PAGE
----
# Why is everything in audio measured in dB?

Short answer: Because the ear measures things in dB.

The decibel is nothing more than a ratio between two numbers.  (The unit was originally just a bel, but for audio it was more convenient to use tenths of a bel, hence the SI 'deci' prefix)  Mathematically, the number of decibels between two numbers is (20 * log10(N1/N2)).  It's sufficient to know that when you add dB, you multiply numbers.  In particular, 20dB multiplies your value by 10, and 6.02dB (most people just say 6) will double it.  Negative dB means dividing.

Why is this important?  Well, it establishes that dB is a logarithmic scale, in which the numbers get closer together the higher they get.

So let's split the question into two.  First, why is signal level measured in dB?  The ear, like everything in the body, doesn't care so much about how loud something is, but rather how much louder it is than something else.  Your hearing sensitivity goes up when it's quiet so you can distinguish quiet sounds, but the sensitivity goes down when it's loud to protect your hearing.  On a regular linear scale, all of the interesting volumes (whisper, talking, even a car horn) are bunched up at the bottom.  This is logarithmic behavior.

Why is frequency measured in dB?  Okay, you caught me.  Frequency is measured in Hz.  But we don't think in Hz, do we? As any musician should be able to tell you, humans hear in octaves, not Hertz.  And an octave is exactly 6.02dB (a factor of 2).  The difference between 17220Hz and 17260Hz is almost unnoticable to most ears, but the difference between 40Hz and 80Hz is a whole octave.  Since the difference is again proportional to the scale, it makes sense to plot frequency on a logarithmic scale.

This has the interesting effect that the most useful way to plot sounds meant for human ears is on a 10x10 grid.  On the horizontal axis, you plot ten octaves (log2(20000Hz / 20Hz) == 9.97 octaves), and on the vertical axis, you can plot ten Bels, the difference between the threshhold of hearing (about 10dBSPL) and the threshhold of pain (about 110dBSPL).  The human ear measures sounds fairly uniformly all over this grid.  If you tried to plot the same thing linearly, all of your interesting data points would be crowded down in the lower left corner.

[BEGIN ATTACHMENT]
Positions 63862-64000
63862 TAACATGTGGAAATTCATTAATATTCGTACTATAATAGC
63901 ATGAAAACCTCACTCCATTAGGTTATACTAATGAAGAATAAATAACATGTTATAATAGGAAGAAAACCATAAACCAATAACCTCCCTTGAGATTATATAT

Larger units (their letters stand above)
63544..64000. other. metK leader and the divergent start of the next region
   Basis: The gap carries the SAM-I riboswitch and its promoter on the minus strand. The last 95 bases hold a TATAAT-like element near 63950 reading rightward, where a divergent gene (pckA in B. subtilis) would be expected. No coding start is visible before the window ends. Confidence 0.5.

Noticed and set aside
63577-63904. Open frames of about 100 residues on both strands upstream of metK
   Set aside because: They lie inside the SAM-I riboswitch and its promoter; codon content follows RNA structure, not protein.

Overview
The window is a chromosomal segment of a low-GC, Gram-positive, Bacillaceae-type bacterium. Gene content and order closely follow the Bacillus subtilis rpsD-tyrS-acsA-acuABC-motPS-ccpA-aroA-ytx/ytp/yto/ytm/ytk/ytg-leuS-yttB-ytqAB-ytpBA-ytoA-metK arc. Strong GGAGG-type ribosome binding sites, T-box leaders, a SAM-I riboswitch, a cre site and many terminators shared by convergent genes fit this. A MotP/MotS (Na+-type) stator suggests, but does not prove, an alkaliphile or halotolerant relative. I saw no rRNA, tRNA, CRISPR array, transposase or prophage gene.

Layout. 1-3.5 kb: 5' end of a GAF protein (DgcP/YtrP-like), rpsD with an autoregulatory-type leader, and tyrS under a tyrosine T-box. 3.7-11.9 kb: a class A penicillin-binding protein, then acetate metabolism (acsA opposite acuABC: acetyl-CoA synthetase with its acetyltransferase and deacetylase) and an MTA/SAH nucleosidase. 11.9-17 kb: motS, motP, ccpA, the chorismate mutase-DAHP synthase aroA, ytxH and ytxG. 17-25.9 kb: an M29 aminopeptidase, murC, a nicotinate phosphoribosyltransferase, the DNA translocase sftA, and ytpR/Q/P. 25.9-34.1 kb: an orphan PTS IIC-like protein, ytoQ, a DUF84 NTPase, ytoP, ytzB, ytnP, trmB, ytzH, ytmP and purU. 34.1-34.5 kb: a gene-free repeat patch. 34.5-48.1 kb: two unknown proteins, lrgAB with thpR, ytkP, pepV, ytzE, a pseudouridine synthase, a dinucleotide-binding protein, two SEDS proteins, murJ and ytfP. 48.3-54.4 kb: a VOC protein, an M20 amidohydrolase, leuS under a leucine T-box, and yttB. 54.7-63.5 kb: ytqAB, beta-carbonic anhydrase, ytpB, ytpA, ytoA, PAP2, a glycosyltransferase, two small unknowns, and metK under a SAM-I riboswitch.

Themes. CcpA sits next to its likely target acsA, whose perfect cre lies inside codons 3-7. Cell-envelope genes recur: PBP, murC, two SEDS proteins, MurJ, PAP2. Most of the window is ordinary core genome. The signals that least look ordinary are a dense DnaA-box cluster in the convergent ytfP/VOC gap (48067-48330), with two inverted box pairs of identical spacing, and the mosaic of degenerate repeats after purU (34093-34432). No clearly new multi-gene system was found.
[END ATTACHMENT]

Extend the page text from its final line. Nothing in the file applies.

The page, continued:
So why are things measured in dB?  Because in both frequency and amplitude, humans hear logarithmically.  And the dB is our unit for measuring logarithmic scales.

Tags

1. Other logarithmic scales: pH for measuring acidity, and the Richter scale for measuring earthquakes.

2. SteveRowe says:

You use the term dBSPL without defining it.  How is that different then just dB?

3. TommyK says:

dBSPL (short for dB, sound pressure level) is defined as 20 log10(p / pref), where pref is a reference pressure of 20 uPa.  A sound pressure level of 20 uPa (0 dBSPL) is somewhere close to the typical threshold of hearing at frequencies where the ear is most sensitive, although that is not important to the definition – what is important is that everyone agrees on 20 uPa as the reference pressure, so 80 dBSPL means the same regardless of who measured it.

Remember that ‘dB’ is meaningless without a reference.  Either use a qualified unit which has an implied reference (such as dBSPL, dBV, or dBu), or explicitly refer the measurement to another measurement, e.g. "The level in the subwoofer channel should be 10 dB above the level in the left channel".

4. Anywhere you go, you will be able to find&amp;nbsp;people who will insist that more is better. Bigger cars,…

5. jimsuarez@aol.com says:

I work in the fire alarm business. (1) fire alarm produces 110db at 10 ft.  The Fire Marshal wants my application to be louder.  He says to instal (2) horns and that will produce 220 db.  Twice as loud  How do I explain to him that the noise will not exceed more tha 110 db because that’s all the fire horns are rated for.  I wish I knew more about sound.  Why does it sound louder?  Is it because the pressure on our ears?